Chattanooga murder trial expert contradicts defendant’s story and prosecution’s theory

Hamilton County Sheriff’s Office / Adrian Darnell Nixon

A medical examiner testifying on behalf of the defense on Friday contradicted Adrian Darnell Nixon’s claim that Jeremy Clark was shot by someone reaching through the passenger side window of the Dodge Challenger the defendant was driving, saying it didn’t fit with him.

Nixon, 33, was in Hamilton County Criminal Court for the fourth day of his trial and heard Jay Jarvis say that the way Nixon repeatedly claimed Clark was shot would not have been possible, according to the proofs.

“It didn’t really sit well with me for a person who’s been shot in the head to bend over to talk to someone in a car,” Jarvis, who previously worked with the Georgia Bureau of Investigation, said during the interview. of direct questioning.

However, Jarvis also contradicted the state theory that Nixon shot Clark from the driver’s seat of the Dodge. Jarvis testified that Clark was shot from outside the vehicle, further testifying that the shooter had to stand next to the driver.

Nixon, of Chattanooga, faces charges of first-degree premeditated murder in connection with the shooting death of Clark, also of Chattanooga, at the J&J Lounge at 2208 Glass St. shortly after midnight on July 29, 2016. If he is convicted, Nixon faces life in prison with the possibility of parole after 51 years.

“It doesn’t matter,” Jarvis said when Executive Assistant District Attorney Cameron Williams was asked about Nixon’s repeated claims that someone reached the vehicle and shot Clark. “He must have been wrong.

Jarvis has over 40 years of forensic science experience, owns and operates ARMA Forensics and has testified in over 700 trials. Jarvis often works with defense attorneys in Georgia and Tennessee.

“I’m sorry the evidence doesn’t support [Nixon’s] theory,” Jarvis said. “It’s an implausible theory.”

Jarvis also testified that he would expect a large cloud of bullet residue left in the vehicle if a firearm had been discharged four to five times. He added that spent casings were also found inside the vehicle.

Nixon’s ex-girlfriend Denise Flanagan testified Wednesday that she cleaned the Dodge Challenger on the afternoon of July 29 as she prepared to spend a birthday weekend with her friends in Atlanta .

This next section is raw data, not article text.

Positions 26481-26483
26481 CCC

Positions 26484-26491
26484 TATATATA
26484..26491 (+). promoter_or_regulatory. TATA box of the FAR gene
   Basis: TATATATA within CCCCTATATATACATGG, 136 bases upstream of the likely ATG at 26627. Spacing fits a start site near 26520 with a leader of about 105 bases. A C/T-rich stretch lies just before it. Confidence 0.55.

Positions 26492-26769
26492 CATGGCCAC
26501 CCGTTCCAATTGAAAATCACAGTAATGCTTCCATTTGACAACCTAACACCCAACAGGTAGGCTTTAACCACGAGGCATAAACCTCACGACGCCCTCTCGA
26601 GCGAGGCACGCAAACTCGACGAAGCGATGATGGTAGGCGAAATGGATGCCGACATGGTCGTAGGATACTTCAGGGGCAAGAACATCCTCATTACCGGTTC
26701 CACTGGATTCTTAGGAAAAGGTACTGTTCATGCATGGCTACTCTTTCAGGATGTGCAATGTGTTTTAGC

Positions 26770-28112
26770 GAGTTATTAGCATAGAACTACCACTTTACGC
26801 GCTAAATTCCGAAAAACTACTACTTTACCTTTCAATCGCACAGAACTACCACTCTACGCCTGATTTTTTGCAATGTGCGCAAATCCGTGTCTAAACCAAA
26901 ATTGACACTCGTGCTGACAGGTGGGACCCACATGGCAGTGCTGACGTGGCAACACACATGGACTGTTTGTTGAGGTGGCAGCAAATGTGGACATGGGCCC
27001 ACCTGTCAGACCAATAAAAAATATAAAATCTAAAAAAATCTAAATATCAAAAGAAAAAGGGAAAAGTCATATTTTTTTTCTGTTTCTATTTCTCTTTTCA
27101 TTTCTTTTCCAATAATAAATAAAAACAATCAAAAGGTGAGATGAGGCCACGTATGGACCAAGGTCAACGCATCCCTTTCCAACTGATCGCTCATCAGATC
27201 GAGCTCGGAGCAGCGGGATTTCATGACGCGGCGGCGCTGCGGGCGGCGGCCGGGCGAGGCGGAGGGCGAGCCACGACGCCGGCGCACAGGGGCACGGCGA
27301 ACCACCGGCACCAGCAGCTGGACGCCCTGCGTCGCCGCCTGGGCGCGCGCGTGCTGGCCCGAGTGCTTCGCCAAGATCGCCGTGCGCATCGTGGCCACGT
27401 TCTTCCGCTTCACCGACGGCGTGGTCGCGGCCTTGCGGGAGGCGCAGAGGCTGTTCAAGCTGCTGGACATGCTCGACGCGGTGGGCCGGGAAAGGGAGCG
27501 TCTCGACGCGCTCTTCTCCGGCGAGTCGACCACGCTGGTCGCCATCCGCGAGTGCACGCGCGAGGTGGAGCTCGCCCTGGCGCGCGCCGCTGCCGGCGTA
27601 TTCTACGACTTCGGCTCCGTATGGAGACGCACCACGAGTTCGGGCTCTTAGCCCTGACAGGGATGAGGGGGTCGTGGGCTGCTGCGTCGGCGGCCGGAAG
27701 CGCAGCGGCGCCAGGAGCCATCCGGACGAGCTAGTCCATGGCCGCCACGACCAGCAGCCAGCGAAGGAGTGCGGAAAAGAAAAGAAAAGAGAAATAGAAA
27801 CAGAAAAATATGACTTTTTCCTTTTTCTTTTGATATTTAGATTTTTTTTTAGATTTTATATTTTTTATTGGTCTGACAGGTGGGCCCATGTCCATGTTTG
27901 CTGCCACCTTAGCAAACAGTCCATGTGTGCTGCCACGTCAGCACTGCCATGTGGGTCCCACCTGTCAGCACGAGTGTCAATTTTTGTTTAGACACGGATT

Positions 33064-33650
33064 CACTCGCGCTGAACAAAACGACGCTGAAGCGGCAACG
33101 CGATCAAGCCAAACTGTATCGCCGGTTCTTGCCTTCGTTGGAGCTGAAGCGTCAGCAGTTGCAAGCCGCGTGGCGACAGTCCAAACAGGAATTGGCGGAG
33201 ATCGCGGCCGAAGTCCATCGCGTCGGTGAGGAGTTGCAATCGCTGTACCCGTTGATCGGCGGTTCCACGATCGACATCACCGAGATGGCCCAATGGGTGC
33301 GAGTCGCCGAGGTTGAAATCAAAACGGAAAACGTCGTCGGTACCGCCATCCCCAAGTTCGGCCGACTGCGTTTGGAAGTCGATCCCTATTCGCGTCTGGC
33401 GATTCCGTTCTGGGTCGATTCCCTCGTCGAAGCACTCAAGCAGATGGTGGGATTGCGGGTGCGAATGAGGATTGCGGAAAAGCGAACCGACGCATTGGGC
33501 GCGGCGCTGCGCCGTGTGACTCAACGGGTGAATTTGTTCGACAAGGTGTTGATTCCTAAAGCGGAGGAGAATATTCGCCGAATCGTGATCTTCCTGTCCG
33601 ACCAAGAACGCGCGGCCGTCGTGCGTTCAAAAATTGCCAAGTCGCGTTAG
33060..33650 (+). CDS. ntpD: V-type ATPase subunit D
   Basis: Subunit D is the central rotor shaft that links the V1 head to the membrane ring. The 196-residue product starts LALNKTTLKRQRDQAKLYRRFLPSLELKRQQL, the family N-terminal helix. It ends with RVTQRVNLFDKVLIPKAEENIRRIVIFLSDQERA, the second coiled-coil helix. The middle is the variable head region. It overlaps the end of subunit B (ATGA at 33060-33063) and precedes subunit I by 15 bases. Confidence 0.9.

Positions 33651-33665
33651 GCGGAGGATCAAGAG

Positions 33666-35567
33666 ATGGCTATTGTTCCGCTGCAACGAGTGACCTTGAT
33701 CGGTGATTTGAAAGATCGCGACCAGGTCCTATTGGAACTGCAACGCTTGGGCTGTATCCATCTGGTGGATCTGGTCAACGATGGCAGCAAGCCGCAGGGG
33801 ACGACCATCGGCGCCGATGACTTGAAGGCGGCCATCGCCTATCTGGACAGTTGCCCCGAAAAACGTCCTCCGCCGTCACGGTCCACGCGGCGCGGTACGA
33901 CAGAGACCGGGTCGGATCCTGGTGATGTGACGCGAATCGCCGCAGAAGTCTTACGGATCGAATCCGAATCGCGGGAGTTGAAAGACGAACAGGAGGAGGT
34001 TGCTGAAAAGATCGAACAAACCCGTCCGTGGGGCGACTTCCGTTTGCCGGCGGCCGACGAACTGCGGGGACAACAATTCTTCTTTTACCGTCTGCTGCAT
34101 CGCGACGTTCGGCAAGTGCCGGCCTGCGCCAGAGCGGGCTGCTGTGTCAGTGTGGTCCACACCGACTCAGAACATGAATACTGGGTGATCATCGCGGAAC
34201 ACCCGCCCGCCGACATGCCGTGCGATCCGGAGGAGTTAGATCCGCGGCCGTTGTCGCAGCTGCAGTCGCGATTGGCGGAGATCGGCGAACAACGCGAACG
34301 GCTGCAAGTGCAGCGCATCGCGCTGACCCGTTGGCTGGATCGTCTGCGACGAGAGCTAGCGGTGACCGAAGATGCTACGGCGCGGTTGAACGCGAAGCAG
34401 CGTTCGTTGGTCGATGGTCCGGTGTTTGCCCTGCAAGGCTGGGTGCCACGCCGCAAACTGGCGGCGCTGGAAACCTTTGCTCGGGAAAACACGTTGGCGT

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Jeremy Clark

“If they vacuumed the upholstery, it would make it go away,” Jarvis said of possible bullet residue during cross-examination by Williams.

“Did you know someone vacuumed the inside of that car? Williams asked.

“I don’t remember,” Jarvis said.

“Is it possible that the shooting started inside the vehicle? Williams asked again.

“Not in my opinion,” Jarvis said.

Late Thursday, the jury heard testimony from medical examiner Steven Cogswell of the Hamilton County Medical Examiner’s Office, who performed the autopsy on Clark.

Cogswell said it “is quite difficult [for someone] to do” in regards to Nixon’s claims that someone ran from the outside of the passenger side through the interior of the vehicle and shot Clark.

“It’s not impossible, but it’s unlikely,” Cogswell said.

He noted the constrictions of the small area of ​​the driver’s window that the shooter would have to maneuver if that were the case.

“If you’re the driver of the vehicle, you’re under no obligation,” Cogswell said. “As he moves, you can follow him and keep shooting.”

Clark was shot five times, four times in the chest and once in the head. The head wound entered above the left ear and exited just above the left eyebrow. Cogswell said it was probably the last shot as his body moved with each hit.

“The most likely scenario is that the person in the driver’s seat is shooting,” Cogswell said.

A defense motion to have the trial dismissed was denied by Judge Don W. Poole on Friday morning.

“I think he got a fair trial,” Poole said before denying the motion.

During closing arguments, the prosecution drew the jury’s attention to the victim, the actions taken by the defendant on the night of the incident, and the witnesses. Meanwhile, the defense asked the jury to use their common sense as they deliberate.

“This case is about Jeremy Clark,” prosecutor AnCharlene Davis said. “He was happy, he was carefree, and as he walked out that door with his friend, he had no idea it would be the last moments, the last moments, before he was shot in the parking lot. “

Davis urged the jury to remember the behavior of all witnesses on the stand.

“They’re scared,” she said.

Defense attorney Bill Speek cited the state’s inability to find a gun on Nixon or prove he ever had one.

“How can you convict someone of first degree murder if you can’t even put a gun in their hand?” Speek said. “The nature of this case is a tragedy. One life has been lost, the other is at stake.”

Williams began her closing argument by pointing out the behavior of each of the three eyewitnesses when they took the stand during the trial.

“The snitches have stitches, and they all know it,” Williams said. “That’s why they wouldn’t testify. Sometimes smart people do stupid things. And that stupid thing is that he murdered Jeremy Clark, with intent and premeditation. Ladies and gentlemen of the jury, please declare Adrian Nixon guilty of first degree murder.”

The jury began deliberating after 4:30 p.m. Friday.

Contact La Shawn Pagán at [email protected] or 423-757-6476. Follow her on Twitter @LaShawnPagan.

Sharon D. Cole